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Move Fast, Break Things

You know all those stories you’ve heard about the Facebook campus? About the crazy perks, the free food, the unbridled energy? They’re true. I was there last week and was lucky enough to get a tour of the HQ and to talk to Chief Operating Officer Sheryl Sandberg

The cool vibe, and the endless perks are something to behold. But, it was something small that stuck with me afterwards. One the tour of the offices, I kept seeing this poster in many of the offices:

Love. It.



This resonated with me, and tied together several conversations I’d had in Silicon Valley that week.  Again and again, I heard successful entrepreneurs, academics, and industry observers describe the important role “failing fast” plays in that ecosystem.  In Palo Alto, unlike most other markets, failure has no stigma.  Everyone has tried one or two losing ideas, often just for the fun of it. When it doesn’t work, they pick themselves up, figure out what went wrong, and apply that to the next idea.

Some of the entrepreneurs even went so far as to describe testing absurd new ideas, and the inevitable failure that comes with that, as fun. (Although in a recent twitter exchange with Max Levchin – founder of PayPal – he told me that “failure is part of the fun of working in SV. But failing still sucks.”)

There is a consensus in Palo Alto that innovation requires failure. That an open and iterative process of testing, learning, and improving is the best way to move forward, the best way to tackle the biggest challenges.

We need more of this in the aid industry.  Badly.

There is a nascent effort, led by the good folks at EWB, to remove the stigma of failure, starting with their Failure Reports and the Admitting Failure site.  But we have a long way to go before there is broad acceptance of the “Move fast and break things” slogan.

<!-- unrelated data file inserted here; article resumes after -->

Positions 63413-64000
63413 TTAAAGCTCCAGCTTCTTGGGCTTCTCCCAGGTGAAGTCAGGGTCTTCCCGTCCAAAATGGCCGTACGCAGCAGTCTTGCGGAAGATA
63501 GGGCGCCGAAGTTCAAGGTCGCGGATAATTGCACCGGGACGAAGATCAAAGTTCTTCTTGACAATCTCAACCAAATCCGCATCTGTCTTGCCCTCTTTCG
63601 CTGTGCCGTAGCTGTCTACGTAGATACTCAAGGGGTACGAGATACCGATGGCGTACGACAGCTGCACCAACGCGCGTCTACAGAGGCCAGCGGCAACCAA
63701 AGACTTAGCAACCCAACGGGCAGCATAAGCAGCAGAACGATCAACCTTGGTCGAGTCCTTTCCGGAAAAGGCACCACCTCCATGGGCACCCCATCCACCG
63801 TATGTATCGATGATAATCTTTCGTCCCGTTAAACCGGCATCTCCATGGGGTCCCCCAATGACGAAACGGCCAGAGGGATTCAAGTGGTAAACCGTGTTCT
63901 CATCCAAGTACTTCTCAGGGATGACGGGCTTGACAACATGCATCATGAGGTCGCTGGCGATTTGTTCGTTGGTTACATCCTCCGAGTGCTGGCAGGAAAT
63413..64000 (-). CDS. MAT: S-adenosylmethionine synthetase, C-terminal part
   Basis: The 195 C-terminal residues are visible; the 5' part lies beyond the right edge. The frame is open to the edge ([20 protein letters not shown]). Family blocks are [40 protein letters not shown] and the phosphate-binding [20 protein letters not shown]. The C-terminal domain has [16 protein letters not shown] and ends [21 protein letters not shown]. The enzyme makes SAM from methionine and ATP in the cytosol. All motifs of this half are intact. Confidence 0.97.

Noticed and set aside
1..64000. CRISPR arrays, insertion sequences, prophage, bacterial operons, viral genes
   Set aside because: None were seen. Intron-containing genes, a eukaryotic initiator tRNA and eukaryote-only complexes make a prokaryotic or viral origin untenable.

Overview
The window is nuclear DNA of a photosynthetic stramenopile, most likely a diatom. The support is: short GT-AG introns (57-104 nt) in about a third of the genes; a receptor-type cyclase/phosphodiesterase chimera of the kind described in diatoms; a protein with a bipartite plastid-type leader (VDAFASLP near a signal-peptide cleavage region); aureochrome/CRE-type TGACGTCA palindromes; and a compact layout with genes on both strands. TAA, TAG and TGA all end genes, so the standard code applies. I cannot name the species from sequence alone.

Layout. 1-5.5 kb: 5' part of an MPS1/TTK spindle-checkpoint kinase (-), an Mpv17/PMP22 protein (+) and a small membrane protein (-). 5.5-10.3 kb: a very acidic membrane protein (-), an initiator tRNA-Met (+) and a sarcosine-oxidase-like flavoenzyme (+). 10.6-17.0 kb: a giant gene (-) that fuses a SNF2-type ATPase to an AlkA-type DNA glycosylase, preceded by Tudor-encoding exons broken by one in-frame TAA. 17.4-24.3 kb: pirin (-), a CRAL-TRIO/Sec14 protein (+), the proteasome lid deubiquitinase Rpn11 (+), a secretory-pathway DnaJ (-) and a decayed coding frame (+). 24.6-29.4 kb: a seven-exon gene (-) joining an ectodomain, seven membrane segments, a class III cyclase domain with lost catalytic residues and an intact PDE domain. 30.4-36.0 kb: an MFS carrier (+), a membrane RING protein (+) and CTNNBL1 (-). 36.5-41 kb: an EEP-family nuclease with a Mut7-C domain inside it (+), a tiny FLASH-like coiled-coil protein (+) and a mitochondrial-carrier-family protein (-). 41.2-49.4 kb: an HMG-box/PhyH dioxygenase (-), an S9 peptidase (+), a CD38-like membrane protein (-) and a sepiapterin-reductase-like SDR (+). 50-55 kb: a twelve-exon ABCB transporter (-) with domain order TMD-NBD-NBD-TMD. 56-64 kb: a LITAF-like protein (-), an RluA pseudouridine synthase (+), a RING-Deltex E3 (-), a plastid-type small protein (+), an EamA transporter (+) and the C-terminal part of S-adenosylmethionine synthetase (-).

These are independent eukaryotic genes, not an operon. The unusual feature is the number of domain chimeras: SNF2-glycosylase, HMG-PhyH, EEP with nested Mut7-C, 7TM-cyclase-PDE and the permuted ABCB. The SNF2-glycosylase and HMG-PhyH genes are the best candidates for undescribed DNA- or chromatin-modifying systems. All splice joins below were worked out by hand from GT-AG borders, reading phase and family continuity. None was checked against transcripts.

For one thing, the aid industry is sensitive (or should be) sensitive about possibly doing more harm than good when testing new ideas.  Given the high stakes, it is reasonable that we don’t want to launch new ideas that, if they fail, would risk lives or further undermine the perilous situation of those living in extreme poverty.

I believe, however, that this understandable conservatism has led to unforgivable orthodoxy that derides any possible deviation from “the way we’ve always done it.” Especially since “the way we’ve always done it” is so frequently just not working.

But when you consider the stakes, how can we not move faster? In Sierra Leone, over 1 in 4 children will die before their 5th birthday. That’s more than 50,000 children dying each year of diseases that have already been cured.

I’m making copies of this poster for our offices. We have work to do and we need to move faster.

 

UPDATE: Warren Buffet may agree. In a speech he just gave in India…

Buffett, who last year tried to persuade U.S. billionaires to commit more than half of their wealth to charity by signing on to the Giving Pledge, says that philanthropists must be prepared to fail, and that if they’re not seeing some failure then they aren’t risking enough.

“If everything they do is successful, they’re a failure,” Buffett says of his children, all three philanthropists. “Because it means they’re taking on things that are too easy. They should be taking on things that are tougher.”

 

 

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3 Comments

  1. Edward Rees says:

    This is good. Very good. Lets break things up.

  2. Elmira Bayrasli says:

    Agree with your premise to a certain point. In the development/do-gooder world we’re not producing a product for someone to use. We’re leading a movement. That’s not the same thing as coming up with iterations of Facebook or Google. What you risk moving fast in a movement is losing people and alienating them because 1) they don’t know what’s going on, 2) the pieces of the movement aren’t fitting together because things are spinning to rapidly and 3) you have very disconnected and mixed messages. Breaking is the opposite of unifying.

    I agree that we should take chances in the non profit world. That means not doing everything to please donors, thinking out of the box on projects and being edgy. But without people to help you move this along, you’ve failed regardless of what the end product looks like. Movements require different rules. They shouldn’t be slow. But they should be something people are excited to get behind, take ownership over and fervently believe in.


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